64: Should I Take the MCAT in the Spring or During the Summer?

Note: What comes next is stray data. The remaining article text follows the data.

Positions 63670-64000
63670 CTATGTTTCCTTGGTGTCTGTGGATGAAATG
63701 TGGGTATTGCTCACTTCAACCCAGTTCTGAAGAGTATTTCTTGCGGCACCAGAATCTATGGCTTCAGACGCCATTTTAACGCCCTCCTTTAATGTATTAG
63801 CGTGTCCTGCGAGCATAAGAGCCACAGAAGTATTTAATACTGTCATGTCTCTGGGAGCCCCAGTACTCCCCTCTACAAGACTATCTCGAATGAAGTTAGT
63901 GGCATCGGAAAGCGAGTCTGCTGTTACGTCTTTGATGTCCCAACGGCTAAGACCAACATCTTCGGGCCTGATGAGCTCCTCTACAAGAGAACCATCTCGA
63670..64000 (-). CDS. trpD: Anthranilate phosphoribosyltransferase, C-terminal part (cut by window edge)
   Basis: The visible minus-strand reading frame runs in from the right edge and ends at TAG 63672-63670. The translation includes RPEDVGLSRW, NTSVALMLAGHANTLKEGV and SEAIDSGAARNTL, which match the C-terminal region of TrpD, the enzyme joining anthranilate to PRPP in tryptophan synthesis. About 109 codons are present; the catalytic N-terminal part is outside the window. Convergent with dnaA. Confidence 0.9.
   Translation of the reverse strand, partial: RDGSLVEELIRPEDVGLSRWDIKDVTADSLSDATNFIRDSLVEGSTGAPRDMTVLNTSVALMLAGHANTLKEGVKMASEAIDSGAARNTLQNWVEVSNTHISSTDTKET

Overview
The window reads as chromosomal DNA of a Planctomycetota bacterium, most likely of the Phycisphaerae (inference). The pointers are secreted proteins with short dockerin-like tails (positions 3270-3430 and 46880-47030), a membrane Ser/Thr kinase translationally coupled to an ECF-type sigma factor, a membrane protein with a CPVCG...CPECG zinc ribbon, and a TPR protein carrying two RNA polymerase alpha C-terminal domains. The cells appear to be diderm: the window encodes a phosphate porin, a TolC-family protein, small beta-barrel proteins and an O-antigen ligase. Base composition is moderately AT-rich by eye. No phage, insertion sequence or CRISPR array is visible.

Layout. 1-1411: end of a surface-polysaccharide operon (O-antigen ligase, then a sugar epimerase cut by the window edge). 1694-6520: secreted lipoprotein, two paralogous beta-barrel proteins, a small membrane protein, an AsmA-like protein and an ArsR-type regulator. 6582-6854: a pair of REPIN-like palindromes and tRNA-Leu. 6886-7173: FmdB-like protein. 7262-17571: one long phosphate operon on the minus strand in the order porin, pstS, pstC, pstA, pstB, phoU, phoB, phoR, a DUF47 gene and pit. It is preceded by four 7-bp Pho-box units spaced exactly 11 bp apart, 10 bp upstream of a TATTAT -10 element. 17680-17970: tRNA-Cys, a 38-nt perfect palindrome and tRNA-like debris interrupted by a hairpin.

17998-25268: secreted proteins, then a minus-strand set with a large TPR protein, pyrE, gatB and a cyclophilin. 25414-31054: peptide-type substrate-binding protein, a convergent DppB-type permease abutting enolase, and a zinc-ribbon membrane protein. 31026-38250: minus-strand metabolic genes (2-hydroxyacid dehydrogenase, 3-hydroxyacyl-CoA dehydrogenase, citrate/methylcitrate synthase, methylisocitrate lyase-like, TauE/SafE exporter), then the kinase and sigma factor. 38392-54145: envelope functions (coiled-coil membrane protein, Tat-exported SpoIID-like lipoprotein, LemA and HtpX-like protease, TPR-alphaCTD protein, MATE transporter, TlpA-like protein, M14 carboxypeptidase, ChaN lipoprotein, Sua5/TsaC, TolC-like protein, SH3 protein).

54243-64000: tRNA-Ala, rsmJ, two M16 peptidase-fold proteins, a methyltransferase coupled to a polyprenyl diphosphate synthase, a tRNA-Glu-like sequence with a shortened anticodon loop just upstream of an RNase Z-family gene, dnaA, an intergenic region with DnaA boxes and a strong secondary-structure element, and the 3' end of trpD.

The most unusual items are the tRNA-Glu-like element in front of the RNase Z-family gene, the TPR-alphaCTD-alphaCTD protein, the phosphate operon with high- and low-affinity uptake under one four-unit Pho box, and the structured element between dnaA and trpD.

Session 64 One of the most perplexing problems that faces premeds is if they should stack the MCAT up in the Spring, or wait until the Summer to take it. We often talk about the recommended "normal" timeframe for prepping for the MCAT which is March or April. But then you're still in the middle of all of your classes. How are you going to prep for all of your classes and prep for the MCAT at the same time? How should you, as a student, think about it? You don't want to be delayed for your applications but you're also still in school and worried about your courses. I and Bryan from Next Step Test Prep share with you our insights. Also, check out our other podcasts on MedEd Media Network including The Premed Years Podcast, The OldPreMeds Podcast, and Specialty Stories. [01:43] Spring or Summer? During this time, you've got all these Spring semester classes that you're taking. The alternative is to wait until the summer (June, July, or August) when you no longer have academic pressure. Although there's no single best answer, it depends on what the demands are for the Spring semester or the demands for the Summer. But should you decide to push it back to July and spend May and June prepping after your semester is over, what is this going to do to your application timeline? [02:28] The "Normal" Timeline The normal timeline is to submit early June. But what a lot of students don't know is that the first wave of applications don't go out to schools until mid to late June. So even if you submit early June, nothing's going to happen for another couple of weeks. So schools won't know that you've applied to their school. You're not going to get any secondaries back for several weeks. This is a good reason to submit early so you have time to write your secondaries before they come out. "The first wave of applications don't go out to schools until mid to late June." But once schools get your applications, secondaries come in, say beginning of July, assuming you're applying early. Then you take two to three weeks to return your secondaries. This would push you back to mid-July to late July. And that's when your application is considered complete. Your primaries are in. Your secondaries are in. Is your MCAT score in? That's the other big factor. Reason we say to take it as early as March, April, or May so your score is already in. That said, your application would be complete. [03:43] What Could Happen When You Take the Test in July? However, if you take the test in July, your score is not going to come back until roughly a month later, which is beginning or late of August. So what happens here is that the schools are going to sit on your application until that MCAT score is in. They can see based on the application that you have the score pending. So they're not going to look at your application until then. So this is the biggest determinant when it comes to applications and how your MCAT timing can affect your application. Because medical school admissions is rolling, the sooner your application is submitted, the sooner you can get secondaries. The sooner you can submit secondaries, the sooner your scores are in. The sooner your application is complete, the sooner it's reviewed. The sooner you're invited for an interview, the sooner you're accepted. And this is why the MCAT timing matters. "You've got to drive home that fact, as early as possible, which is why the MCAT score timing matters." [04:48] Don't Undermine Your Grades or Your Score In terms of the difference in MCAT score it would take for you to say pushing it back was worth it, I talk about how August is delayed. But in the grand scheme of things, August is still early. My point, however, is the fact that they are rolling admissions. So every delay is going to affect you negatively. As to  how much, it's impossible to answer. It comes down to each student. Obviously, grades are still very important. So there's a huge balancing act. "Don't undermine your grades just to take an early MCAT. Don't undermine your MCAT score just to take an earlier MCAT." [06:33] Taking a Gap Year The other thing to keep in mind is if you are delaying the MCAT a little bit, you're prepping for the MCAT but you're also doing the other things for the application. You need to write your essays, your extracurriculars, your secondaries. These can get in the way of your MCAT prep. So there's so many things to juggle. This is another reason a lot of students are taking the gap year so they can take their MCAT during the gap year and they don't have to worry about anything else. Bryan adds a gap year allows you to have the mental breathing space so you can focus on your grades. The GPA is the one big number that competes or beats the MCAT in importance. This gives you time to do more of resume-building even if you're just starting an internship or a job at the beginning of the summer. Then you can put that on the application for instance. "For a lot of students, the gap year starts to sound like it makes a whole heck of a lot of sense." [07:36] Our Verdict... As to whether you should take it during the Spring or the Summer, there is no right answer for every body. You have to look at yourself. Look at your ability to stretch yourself. This could mean going with a little less sleep and sacrifice some nights out with friends and movies, etc. And focus 100% on school and MCAT. Or do you know yourself that you know you're going to get burned out during that time? So it's best to delay for a little bit. This is a very common thing that we talk about in all our other podcasts. So do what works for you. [08:40] Next Step Test Prep If you're looking for MCAT full-length practice exams, Next Step Test Prep has you covered. Currently, they have ten full-length exams. Use the promo code MCATPOD to save 10% off. Register for their diagnostic test and you get the first full-length for free. Links: MedEd Media Network The Premed Years Podcast The OldPreMeds Podcast Specialty Stories Next Step Test Prep (Use the promo code MCATPOD to save 10% off.)